The new multiyear deal could set a template for negotiations with more than 150 other unions working on expired contracts.
The 9-year agreement will implement a number of groundbreaking reforms that the city says will make schools laboratories of innovation and improve public education for every student, while also making important changes that will provide more than $1 billion in health care cost savings over the next four years.
"Working together with our dedicated teachers - instead of being locked in rancorous debate - we have found common ground today that moves us closer to those critical objectives," said Mayor Bill de Blasio. "Everyone needs to play a positive role in our children's future, and this agreement deepens parental engagement, recognizes quality teachers, and ensures our students will benefit from a new era of educational reforms that will improve learning and performance in the classroom."
The United Federation of Teachers represents 100,000 teachers and other school employees who have been working on an expired contract since 2009. Union leaders have long pushed for substantial retroactive raises of up to $3.4 billion.
Under the proposed agreement, teachers would receive similar raises to those that had been granted by the previous administration to much of the municipal workforce of 4 percent each for 2009 and 2010. The raises will be restructured and provided to teachers in increments from 2015 to 2020. The agreement includes a one-time $1,000 ratification payment. Wage increases constituting a new pattern for the following years are on the schedule below:
May 2013: 1%
May 2014: 1%
May 2015: 1%
May 2016: 1.5%
May 2017: 2.5%
May 2018: 3%
The deal ends years of hostility between the teachers union and City Hall. De Blasio's predecessor, Michael Bloomberg, declined to grant any retroactive raises and often engaged in verbal clashes with the union's president, Michael Mulgrew.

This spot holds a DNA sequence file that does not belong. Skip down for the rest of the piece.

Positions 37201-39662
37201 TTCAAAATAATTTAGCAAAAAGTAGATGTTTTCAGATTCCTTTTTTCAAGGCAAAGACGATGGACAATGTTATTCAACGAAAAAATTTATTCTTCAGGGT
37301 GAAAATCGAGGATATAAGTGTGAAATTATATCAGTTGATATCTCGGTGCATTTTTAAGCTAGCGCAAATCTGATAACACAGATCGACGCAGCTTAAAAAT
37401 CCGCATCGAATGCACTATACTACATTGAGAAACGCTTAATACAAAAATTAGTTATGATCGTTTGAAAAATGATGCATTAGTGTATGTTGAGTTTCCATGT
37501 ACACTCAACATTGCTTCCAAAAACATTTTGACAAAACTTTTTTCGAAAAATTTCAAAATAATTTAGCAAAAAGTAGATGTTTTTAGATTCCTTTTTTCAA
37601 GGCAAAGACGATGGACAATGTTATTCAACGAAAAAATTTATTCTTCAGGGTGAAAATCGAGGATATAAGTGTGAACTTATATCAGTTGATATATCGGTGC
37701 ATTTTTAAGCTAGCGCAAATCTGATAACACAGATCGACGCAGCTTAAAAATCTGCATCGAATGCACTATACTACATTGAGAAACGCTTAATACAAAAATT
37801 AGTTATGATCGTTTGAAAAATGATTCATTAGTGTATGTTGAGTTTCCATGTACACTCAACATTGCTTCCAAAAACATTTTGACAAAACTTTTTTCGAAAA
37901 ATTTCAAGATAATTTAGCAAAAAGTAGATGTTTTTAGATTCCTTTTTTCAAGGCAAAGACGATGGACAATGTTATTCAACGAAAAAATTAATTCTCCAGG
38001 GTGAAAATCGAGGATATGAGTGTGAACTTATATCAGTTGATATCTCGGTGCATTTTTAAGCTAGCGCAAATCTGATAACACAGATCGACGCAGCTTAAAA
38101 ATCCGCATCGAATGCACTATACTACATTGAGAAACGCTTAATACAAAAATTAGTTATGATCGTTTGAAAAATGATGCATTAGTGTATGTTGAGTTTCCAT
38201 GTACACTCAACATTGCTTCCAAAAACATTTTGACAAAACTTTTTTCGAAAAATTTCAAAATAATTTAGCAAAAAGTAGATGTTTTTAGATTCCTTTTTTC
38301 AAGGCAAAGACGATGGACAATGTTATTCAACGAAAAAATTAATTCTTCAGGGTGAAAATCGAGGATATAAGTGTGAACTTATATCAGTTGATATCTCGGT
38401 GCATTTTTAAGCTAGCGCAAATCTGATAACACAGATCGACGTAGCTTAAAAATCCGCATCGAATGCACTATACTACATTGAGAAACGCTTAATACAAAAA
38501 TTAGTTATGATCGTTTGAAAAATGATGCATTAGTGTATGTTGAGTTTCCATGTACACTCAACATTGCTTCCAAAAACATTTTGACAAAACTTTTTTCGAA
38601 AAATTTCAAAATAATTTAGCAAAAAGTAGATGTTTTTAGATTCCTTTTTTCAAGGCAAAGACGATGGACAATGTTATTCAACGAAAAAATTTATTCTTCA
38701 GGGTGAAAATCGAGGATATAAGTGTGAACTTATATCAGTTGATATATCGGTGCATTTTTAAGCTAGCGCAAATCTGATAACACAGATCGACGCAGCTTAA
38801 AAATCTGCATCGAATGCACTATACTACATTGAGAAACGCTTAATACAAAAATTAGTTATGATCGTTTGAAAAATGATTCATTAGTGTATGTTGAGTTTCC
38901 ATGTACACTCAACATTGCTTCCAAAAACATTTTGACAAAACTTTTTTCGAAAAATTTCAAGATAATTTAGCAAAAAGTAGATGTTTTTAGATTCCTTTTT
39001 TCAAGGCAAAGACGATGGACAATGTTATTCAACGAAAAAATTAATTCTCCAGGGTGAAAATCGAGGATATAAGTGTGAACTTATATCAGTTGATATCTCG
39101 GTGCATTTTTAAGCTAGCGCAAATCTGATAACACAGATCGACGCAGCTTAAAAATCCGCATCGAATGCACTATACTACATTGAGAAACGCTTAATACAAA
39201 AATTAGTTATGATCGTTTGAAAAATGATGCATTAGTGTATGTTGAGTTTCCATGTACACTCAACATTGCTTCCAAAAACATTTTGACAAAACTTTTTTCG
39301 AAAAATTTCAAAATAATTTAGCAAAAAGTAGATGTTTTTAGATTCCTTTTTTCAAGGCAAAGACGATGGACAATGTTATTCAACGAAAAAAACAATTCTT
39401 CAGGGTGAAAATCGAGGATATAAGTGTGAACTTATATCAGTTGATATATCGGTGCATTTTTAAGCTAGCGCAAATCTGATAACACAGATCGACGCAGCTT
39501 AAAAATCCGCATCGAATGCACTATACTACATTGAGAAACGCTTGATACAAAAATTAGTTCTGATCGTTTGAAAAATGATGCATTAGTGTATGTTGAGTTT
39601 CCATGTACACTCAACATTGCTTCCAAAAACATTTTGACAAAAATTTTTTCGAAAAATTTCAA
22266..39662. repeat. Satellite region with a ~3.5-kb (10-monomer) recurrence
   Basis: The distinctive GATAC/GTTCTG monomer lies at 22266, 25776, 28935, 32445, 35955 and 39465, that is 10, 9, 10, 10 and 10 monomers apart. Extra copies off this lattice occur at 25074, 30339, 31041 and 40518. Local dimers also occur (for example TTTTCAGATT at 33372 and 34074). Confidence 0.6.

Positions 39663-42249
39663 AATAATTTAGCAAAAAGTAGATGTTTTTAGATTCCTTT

"Mayor de Blasio said we could make the city better if we all worked together in a spirit of respect and cooperation. This agreement - which works for students, parents, teachers and the city - is proof that with leadership like his, we can do it," Mulgrew said.
Bloomberg, a Republican turned independent, long said the city could not afford the retroactive raises, which could total up to $8 billion. Many of the unions ended negotiations in recent years preferring to wait for a new mayor who may have warmer relations with unions; as a result, all of the city's unions' contracts had expired by the time Bloomberg left office.
De Blasio, a Democrat who took office in January, is a close ally of unions but has also expressed wariness about the city's ability to afford retroactive raises for all unions. Other labor leaders were anxiously eyeing the UFT negotiations believing it could establish baselines for future negotiations.
The Associated Press contributed to this report.